As a follow-up to our popular post, Clean up Your Online Profile, we have created a blog series about cleaning up online profiles. Today’s post focuses on cleaning up your LinkedIn so that you will achieve effective:
Marketing with LinkedIn
The internet has completely changed the way we socialize, with Facebook and Twitter being some of the most visited websites on the internet, but you shouldn’t overlook the way it has changed professional networking opportunities. LinkedIn contains profiles from executives at every Fortune 500 company, and adds more than 2 new users every second. If you are not making the right impression, it will impact your professional career. This post will focus on ways that you, whether you’re a job seeker or a happily employed professional, can clean up your LinkedIn profile.
- Make sure that your photo is professional. LinkedIn is a network for professionals, so pictures of you in unprofessional clothing or unflattering poses should not be used.
- Avoid negative comments about your job situation. If currently employed, you will permanently damage your relationship with your current employer by posting that you are unsatisfied with your job. You never know when you will end up working with a former colleague again, so it is best to keep these relationships in good standing. Even if you are not employed, complaining about the job market or past work experiences will cause profile viewers to think that you have an attitude problem.
- Be mindful of who you connect with. While on Facebook it is tempting to “friend” everyone you have ever come in contact with, that tactic is not a good idea on LinkedIn. Your connections reflect on you, so while adding former colleagues can add legitimacy to a position or internship you once held, adding your favorite bartender or a former colleague that has bad things to say about you will not end well.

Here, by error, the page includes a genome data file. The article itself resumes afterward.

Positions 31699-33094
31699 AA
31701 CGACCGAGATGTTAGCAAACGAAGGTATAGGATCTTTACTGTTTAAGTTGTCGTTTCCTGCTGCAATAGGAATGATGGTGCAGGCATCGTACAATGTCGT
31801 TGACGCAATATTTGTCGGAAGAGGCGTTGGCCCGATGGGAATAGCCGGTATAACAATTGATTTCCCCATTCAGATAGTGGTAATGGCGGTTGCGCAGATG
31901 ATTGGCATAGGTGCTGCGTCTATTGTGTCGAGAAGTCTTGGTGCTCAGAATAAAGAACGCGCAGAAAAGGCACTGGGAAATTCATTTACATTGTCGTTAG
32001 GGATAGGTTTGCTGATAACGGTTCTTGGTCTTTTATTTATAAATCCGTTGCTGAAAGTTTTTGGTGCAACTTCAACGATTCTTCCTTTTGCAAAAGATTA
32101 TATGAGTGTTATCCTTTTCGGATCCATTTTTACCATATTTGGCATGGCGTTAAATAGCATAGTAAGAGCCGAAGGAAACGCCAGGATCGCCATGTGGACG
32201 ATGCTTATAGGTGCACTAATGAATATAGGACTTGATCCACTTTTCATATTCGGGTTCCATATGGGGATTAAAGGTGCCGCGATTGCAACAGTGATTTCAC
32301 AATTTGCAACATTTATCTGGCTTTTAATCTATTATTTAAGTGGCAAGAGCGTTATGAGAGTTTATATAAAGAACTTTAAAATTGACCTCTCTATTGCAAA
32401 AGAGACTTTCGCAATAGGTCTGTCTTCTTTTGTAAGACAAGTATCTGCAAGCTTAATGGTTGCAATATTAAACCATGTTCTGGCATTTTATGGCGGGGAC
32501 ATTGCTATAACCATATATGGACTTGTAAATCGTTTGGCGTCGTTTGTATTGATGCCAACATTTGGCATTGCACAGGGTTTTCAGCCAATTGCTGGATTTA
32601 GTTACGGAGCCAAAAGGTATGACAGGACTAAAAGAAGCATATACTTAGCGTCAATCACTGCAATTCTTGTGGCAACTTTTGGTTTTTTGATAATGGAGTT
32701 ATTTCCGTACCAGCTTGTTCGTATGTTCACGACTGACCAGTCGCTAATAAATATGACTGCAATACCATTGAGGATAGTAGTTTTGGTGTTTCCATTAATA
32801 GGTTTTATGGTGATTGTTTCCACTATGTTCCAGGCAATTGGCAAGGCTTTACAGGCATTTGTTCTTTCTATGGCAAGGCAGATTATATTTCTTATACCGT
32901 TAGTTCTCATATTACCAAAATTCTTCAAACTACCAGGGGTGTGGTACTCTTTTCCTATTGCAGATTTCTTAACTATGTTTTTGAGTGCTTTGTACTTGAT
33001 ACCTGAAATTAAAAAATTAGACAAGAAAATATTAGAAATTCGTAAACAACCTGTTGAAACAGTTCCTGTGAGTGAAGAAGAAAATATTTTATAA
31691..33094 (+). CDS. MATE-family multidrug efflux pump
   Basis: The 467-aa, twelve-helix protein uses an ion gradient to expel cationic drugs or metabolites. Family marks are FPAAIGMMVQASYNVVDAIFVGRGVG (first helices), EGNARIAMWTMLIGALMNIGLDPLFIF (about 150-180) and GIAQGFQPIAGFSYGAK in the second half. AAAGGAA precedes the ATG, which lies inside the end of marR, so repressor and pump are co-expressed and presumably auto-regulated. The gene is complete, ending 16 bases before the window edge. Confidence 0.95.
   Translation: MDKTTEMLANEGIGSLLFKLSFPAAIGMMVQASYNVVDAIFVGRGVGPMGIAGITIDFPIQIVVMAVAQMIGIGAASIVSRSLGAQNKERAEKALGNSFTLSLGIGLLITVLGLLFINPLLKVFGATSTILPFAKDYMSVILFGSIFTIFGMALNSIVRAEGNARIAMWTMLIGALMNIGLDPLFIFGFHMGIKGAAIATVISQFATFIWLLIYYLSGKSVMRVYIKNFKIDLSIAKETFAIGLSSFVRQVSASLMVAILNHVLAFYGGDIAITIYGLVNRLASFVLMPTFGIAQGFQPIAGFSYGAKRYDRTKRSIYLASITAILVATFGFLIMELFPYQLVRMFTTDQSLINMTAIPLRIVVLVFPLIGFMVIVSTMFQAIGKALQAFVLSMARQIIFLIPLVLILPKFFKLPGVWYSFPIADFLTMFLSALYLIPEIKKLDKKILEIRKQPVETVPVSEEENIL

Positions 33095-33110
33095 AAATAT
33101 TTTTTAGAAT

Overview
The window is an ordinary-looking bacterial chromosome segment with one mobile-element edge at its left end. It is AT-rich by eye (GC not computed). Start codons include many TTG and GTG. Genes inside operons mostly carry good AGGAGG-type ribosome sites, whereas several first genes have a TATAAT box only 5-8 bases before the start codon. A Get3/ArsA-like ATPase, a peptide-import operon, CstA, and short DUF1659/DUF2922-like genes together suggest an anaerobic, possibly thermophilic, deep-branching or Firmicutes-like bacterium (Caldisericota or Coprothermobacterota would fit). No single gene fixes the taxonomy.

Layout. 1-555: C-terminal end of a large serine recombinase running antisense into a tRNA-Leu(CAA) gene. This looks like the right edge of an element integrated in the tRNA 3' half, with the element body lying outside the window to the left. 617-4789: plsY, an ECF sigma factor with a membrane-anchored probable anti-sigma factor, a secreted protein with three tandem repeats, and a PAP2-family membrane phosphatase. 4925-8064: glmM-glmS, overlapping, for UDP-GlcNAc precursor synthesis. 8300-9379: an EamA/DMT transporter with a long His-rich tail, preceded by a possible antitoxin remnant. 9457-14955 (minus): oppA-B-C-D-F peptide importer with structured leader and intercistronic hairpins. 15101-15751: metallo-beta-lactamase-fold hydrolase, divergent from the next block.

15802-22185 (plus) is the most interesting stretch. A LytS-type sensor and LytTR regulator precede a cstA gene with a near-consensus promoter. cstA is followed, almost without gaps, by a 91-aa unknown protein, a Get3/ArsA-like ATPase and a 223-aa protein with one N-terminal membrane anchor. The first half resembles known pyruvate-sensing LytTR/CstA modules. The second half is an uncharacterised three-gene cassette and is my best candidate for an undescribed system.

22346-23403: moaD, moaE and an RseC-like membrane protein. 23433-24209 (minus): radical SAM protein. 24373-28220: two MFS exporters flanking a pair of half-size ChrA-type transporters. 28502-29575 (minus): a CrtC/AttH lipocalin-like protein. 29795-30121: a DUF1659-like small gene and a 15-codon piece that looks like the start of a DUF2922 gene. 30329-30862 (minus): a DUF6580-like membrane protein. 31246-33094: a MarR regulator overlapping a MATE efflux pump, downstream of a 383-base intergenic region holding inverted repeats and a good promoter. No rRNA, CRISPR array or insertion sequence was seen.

- Keep your profile updated. Most hiring managers, upon receiving your resume, will check to see if you have a LinkedIn profile. If they come across your profile and find that your “Experience” section is much different than what you have included in your resume or cover letter, they will question your credibility and immediately eliminate you from consideration.
- Avoid spelling/grammar errors. Sloppy writing will reflect poorly on a candidate, so you should clean up any spelling or grammatical mistakes within your profile.
According to a study by HubSpot, LinkedIn generates the highest B2B visitor-to-lead conversion rate of any social networking website, producing a rate 4x higher than that of Twitter and 7x higher than that of Facebook. Therefore it is important for professionals to maintain a professional LinkedIn reputation. This is accomplished when you:
- Avoid spamming groups. Groups are a great way to connect with professionals in your field. However, professionals will form a negative impression of you if the only things you post are links to your company’s website.
- Only link to professional websites. LinkedIn gives you a chance to add a URL to your profile. It is okay to link to a personal portfolio, or your employee profile from your company’s website, but do not link to a Facebook profile filled with unprofessional photos.
- Do not link every Tweet. Linking your account with Twitter is an effortless way to simultaneously share interesting blog posts (like this one!) with your followers and connections, but shouldn’t be used to share the vulgar rap lyrics you just tweeted because they were stuck in your head.
- Avoid spelling/grammar errors. Just as they do for job seekers, spelling and grammatical errors reflect poorly on an individual.
Once you post negative comments about past employers, or post spam in groups, those comments will live on for eternity whenever someone Googles you. For help removing these items from search engine results, or to learn more about how to clean up your LinkedIn profile, you should take a look at our online privacy products or contact us for other online reputation management.